Author:Silvia Posocco (Birkbeck, University of London)
Paper short abstract:
Drawing on long-term ethnographic research on the Guatemalan conflict, this paper examines processes of witnessing, subjectification, and desubjectificaton in the legal proceedings related to the case of sexual and labour slavery in armed conflict known as the 'Sepur Zarco' case.
Paper long abstract:
In September 2012, fifteen Maya Q'echi' women and three men appeared as witnesses in the High Risk Court in Guatemala City. The hearings related to events that took place in a military base near the village of Sepur Zarco, Izabal, between 1982 and 1986, and were framed as the first major case of sexual violence committed by the Guatemalan Army during the Guatemalan conflict to reach the courts, as well as the first case of sexual and labor slavery in armed conflict ever to be heard in a national court. The hearings led to a trial, and on 26 February 2016, to two convictions. Drawing on long-term ethnographic research on the Guatemalan conflict and at selected court hearings, in this paper, I examine how the figures of a woman, Dominga Coc, and her two daughters, Anita and Hermelinda, emerge in the court proceedings. Focusing on the partial scene of the court hearings, I examine processes of witnessing, subjectification and desubjectificaton - with their differential affective registers and logics of evidence. I focus on processes of 'bodying forth' (Das 2007) in the declarations of the different parties, as they conjure up Dominga Coc on the riverbank washing Army uniforms under duress, or as the body of the forensic exhumation. 'Bodying forth', as a gendered and racialized process of witnessing, materialisation and subjectification, is tied to performative forensic imaginaries and aesthetics in the courtroom, the broader Guatemalan body politic, and beyond.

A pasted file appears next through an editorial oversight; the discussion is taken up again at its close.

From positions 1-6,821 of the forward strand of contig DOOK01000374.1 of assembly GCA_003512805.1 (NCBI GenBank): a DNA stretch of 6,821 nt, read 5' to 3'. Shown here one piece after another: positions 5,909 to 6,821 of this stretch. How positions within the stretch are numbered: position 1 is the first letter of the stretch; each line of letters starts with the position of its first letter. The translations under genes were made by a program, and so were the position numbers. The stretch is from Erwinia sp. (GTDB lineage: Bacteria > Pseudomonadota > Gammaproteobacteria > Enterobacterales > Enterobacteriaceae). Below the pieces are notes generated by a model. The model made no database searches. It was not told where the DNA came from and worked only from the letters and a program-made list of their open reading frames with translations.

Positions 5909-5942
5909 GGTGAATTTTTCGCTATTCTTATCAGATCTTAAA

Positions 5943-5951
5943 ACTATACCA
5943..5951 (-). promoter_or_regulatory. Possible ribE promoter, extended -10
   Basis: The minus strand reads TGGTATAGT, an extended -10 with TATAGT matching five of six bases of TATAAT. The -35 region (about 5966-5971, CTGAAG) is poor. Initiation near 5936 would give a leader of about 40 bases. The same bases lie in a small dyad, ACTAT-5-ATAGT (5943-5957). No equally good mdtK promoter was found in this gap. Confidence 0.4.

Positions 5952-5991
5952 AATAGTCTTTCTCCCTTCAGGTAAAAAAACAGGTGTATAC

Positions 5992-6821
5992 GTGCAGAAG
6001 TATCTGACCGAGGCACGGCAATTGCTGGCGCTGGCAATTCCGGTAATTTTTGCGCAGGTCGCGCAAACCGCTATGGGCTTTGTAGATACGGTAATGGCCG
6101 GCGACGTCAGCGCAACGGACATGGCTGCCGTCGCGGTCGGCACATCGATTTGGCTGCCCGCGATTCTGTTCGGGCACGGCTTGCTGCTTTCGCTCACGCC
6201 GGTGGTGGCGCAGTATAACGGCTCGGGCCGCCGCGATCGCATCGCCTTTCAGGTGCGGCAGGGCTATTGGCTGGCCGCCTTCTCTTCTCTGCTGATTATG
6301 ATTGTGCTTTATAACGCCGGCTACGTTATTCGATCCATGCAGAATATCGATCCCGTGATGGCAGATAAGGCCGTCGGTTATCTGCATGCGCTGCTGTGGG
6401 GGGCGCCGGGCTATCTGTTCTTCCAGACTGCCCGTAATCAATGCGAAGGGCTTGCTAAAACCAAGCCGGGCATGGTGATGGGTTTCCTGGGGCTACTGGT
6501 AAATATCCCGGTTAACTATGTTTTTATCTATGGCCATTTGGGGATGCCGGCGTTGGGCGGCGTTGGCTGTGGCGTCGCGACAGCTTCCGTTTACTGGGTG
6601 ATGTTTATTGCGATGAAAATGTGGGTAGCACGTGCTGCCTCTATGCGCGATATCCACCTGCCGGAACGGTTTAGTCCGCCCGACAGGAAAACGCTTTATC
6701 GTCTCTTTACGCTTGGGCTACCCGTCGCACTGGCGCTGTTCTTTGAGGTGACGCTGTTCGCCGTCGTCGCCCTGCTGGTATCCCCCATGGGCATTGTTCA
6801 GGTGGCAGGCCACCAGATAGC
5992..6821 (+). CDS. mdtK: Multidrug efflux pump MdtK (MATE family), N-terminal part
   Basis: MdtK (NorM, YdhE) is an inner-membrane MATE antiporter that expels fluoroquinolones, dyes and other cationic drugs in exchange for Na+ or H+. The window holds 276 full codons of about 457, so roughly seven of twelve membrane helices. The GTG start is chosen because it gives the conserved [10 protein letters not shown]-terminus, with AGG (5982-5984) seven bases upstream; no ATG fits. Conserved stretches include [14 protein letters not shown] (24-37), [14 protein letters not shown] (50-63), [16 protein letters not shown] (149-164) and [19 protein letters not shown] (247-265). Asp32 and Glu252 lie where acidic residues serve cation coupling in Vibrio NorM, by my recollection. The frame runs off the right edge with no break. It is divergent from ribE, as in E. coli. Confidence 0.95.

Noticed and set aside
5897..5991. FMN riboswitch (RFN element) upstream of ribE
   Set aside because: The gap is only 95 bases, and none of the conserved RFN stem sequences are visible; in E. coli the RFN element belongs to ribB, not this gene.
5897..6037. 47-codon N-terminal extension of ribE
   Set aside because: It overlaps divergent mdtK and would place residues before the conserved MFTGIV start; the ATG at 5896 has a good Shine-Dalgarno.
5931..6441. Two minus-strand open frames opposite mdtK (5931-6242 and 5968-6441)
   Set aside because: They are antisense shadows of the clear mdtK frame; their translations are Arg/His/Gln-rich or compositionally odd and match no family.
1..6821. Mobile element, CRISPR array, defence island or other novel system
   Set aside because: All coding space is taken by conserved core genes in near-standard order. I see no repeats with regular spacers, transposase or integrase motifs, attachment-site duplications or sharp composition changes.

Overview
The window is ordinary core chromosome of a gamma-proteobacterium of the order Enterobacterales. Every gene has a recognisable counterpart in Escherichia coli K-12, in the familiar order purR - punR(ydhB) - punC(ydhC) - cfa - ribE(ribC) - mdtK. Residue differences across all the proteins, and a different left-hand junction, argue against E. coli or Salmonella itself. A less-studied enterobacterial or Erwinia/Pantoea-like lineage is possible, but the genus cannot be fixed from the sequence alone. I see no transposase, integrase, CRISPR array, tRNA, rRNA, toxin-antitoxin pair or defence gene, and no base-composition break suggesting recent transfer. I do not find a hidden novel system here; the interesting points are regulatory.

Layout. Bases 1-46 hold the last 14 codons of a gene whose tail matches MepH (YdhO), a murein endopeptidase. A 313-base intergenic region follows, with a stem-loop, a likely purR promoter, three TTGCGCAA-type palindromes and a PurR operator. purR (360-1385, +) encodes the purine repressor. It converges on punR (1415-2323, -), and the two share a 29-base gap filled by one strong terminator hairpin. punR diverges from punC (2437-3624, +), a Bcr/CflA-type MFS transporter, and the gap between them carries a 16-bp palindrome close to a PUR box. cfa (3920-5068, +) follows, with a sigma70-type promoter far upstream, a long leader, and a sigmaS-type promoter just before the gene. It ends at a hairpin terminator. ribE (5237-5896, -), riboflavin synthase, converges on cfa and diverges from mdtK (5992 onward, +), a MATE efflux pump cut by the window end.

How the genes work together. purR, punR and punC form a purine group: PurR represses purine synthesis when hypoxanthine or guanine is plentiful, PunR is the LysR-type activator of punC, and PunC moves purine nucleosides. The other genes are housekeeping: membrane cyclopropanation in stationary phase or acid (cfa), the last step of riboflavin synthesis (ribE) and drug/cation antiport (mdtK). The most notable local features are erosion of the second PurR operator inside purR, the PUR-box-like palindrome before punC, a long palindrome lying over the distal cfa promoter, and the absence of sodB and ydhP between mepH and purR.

Anthropologies of witnessing: imaginaries, technologies, practices